A national model for the future of local newspapers

This past weekend, The New York Times and The Wall Street Journal both published in-depth examinations of the crisis facing American newspapers. The Lenfest Institute’s innovative model established by H.F. “Gerry” Lenfest was hailed as a framework that can work to sustain local journalism across the country.

On Saturday, The Wall Street Journal published a behind-the-scenes look at the fight for control of Tribune Publishing —  the publisher of the Chicago Tribune, Baltimore Sun, and other papers — between a New York hedge fund and a group of philanthropically minded buyers led by Maryland hotel magnate Stewart Bainum Jr. and Swiss billionaire Hansjörg Wyss. If the group led by Bainum and Wyss is able to successfully purchase Tribune, they plan to return each paper to local ownership. The Lenfest Institute has been serving as an unpaid advisor to Bainum, who plans to donate the Sun to a nonprofit organization modeled after the Institute once the deal is complete. 

On the front page of the Sunday Business section, the Times reported that newspaper ownership is becoming an increasingly philanthropic endeavor. Business leaders across the country are being cast as civic-minded leaders by purchasing their local newspapers.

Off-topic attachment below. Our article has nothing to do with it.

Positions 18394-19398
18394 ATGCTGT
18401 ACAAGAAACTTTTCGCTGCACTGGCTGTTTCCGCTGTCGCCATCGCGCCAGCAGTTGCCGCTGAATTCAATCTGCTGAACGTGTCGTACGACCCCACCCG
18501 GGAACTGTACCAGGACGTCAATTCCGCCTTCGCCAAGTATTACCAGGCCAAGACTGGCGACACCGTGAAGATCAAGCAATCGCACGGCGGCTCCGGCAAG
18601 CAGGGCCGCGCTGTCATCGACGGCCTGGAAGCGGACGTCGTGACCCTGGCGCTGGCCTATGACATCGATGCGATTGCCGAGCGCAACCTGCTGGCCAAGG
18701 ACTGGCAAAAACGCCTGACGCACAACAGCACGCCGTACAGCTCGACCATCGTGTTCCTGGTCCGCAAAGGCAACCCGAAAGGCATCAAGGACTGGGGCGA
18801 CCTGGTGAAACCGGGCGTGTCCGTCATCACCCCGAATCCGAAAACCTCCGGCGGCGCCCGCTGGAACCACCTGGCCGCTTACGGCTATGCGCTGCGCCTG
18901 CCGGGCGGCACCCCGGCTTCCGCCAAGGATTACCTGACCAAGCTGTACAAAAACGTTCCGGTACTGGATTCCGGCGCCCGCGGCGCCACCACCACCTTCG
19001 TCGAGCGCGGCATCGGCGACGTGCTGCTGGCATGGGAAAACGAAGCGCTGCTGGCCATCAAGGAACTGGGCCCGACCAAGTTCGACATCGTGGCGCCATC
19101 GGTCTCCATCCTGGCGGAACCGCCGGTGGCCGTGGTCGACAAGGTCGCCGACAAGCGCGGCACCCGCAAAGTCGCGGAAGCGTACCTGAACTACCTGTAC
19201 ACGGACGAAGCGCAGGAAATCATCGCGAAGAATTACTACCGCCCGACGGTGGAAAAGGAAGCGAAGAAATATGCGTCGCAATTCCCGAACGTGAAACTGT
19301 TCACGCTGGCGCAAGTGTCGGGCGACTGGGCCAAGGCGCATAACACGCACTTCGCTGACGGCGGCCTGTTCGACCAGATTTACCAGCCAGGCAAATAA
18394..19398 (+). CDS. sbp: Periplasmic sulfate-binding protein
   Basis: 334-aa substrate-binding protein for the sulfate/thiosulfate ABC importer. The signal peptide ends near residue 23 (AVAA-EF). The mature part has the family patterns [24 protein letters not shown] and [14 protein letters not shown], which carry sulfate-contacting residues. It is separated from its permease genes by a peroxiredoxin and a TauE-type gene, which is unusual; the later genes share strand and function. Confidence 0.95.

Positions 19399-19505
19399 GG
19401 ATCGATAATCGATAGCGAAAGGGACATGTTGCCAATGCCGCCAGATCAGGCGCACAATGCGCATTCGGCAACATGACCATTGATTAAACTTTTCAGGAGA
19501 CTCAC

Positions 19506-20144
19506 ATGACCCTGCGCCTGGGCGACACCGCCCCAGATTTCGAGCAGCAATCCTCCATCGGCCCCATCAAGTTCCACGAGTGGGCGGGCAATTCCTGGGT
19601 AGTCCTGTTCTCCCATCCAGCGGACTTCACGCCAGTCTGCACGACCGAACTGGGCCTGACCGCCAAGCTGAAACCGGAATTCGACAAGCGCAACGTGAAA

The Institute’s non-controlling ownership of The Philadelphia Inquirer, which remains a for-profit public benefit corporation, was held up as a model that allows the paper “to maintain editorial independence and maximum flexibility to run as a business while also encouraging philanthropic support.” 

We could not do this work without the support of our donors and partners. As The New York Times reported, “of the $7 million the Institute granted to The Inquirer last year, $5 million came from a diverse array of individual supporters and national and local institutional funders.”

We’re proud to be on the forefront of this fight to save local news. Together with your help, we’re building replicable solutions that will ensure communities here in Philadelphia and across the country are served equitably by local journalism. 

Leave a Reply

Your email address will not be published. Required fields are marked *